Vitamin D to combat preterm birth

Infections involving the uterus and placenta are a leading cause of preterm birth, especially the earliest ones that pose the biggest risk to the baby. Because most pregnant women will experience no symptoms until they go into early labor, the infections are difficult to diagnose and treat. Martin Hewison, PhD, a March of Dimes Prematurity Research Initiative grantee at the University of California in Los Angeles, is investigating whether vitamin D can stimulate the immune system to fight off infections and help prevent preterm birth.

“Preterm birth is a particular problem for African-American mothers. Compared to caucasian mothers, they are almost twice as likely to deliver early,” says Dr. Hewison. African-American women also are more likely to have low levels of vitamin D in their blood, at least in part because people with darker skin filter more sunlight, which is required for the conversation of the inactive provitamin to the active form of the vitamin. Adding vitamin D to the diets of African-American moms-to-be may be beneficial. Because vitamin D is toxic in excessive doses, this should be done cautiously.

“Our preliminary data suggest that vitamin D fulfills a unique function in pregnancy by both enhancing bacterial killing and suppressing associated inflammation,” says Dr. Hewison. Uterine inflammation, which often results from infection, appears to play an important role in triggering preterm labor. If the results of his study are confirmed, his ultimate goal is to develop cheap and effective vitamin D supplementation regimens that could help prevent infection-related preterm deliveries in African-American moms-to-be and other pregnant women.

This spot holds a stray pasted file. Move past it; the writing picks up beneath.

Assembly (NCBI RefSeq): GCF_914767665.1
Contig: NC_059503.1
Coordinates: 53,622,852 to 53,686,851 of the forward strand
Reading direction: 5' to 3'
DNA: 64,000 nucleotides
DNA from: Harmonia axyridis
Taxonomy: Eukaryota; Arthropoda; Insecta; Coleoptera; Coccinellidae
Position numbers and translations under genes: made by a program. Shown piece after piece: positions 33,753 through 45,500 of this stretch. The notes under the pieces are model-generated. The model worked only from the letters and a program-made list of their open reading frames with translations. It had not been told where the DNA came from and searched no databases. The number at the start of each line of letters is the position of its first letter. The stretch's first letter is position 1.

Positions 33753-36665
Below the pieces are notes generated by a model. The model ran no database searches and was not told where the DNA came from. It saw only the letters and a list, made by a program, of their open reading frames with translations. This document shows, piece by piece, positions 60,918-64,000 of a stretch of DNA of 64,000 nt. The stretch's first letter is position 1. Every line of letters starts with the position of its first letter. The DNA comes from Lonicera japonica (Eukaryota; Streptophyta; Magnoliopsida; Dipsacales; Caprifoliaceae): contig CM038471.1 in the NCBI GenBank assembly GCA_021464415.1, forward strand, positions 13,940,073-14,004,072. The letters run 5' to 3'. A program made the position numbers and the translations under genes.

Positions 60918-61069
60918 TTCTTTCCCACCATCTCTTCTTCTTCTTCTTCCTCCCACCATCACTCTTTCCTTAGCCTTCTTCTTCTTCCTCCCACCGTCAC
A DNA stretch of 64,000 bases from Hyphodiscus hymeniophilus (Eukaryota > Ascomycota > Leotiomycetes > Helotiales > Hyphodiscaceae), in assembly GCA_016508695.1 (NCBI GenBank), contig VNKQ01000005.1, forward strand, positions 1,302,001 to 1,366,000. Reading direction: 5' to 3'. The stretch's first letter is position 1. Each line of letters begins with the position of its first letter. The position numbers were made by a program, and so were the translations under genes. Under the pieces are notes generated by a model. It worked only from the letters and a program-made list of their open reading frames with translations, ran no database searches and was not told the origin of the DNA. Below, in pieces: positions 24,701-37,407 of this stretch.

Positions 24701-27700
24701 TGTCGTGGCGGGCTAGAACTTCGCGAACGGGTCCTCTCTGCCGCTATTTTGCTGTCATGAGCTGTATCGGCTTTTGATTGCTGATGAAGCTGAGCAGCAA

Infections involving the uterus and placenta are a leading cause of preterm birth, especially the earliest ones that pose the biggest risk to the baby. Because most pregnant women will experience no symptoms until they go into early labor, the infections are difficult to diagnose and treat. Martin Hewison, PhD, a March of Dimes Prematurity Research Initiative grantee at the University of California in Los Angeles, is investigating whether vitamin D can stimulate the immune system to fight off infections and help prevent preterm birth.

“Preterm birth is a particular problem for African-American mothers. Compared to caucasian mothers, they are almost twice as likely to deliver early,” says Dr. Hewison. African-American women also are more likely to have low levels of vitamin D in their blood, at least in part because people with darker skin filter more sunlight, which is required for the conversation of the inactive provitamin to the active form of the vitamin. Adding vitamin D to the diets of African-American moms-to-be may be beneficial. Because vitamin D is toxic in excessive doses, this should be done cautiously.

“Our preliminary data suggest that vitamin D fulfills a unique function in pregnancy by both enhancing bacterial killing and suppressing associated inflammation,” says Dr. Hewison. Uterine inflammation, which often results from infection, appears to play an important role in triggering preterm labor. If the results of his study are confirmed, his ultimate goal is to develop cheap and effective vitamin D supplementation regimens that could help prevent infection-related preterm deliveries in African-American moms-to-be and other pregnant women.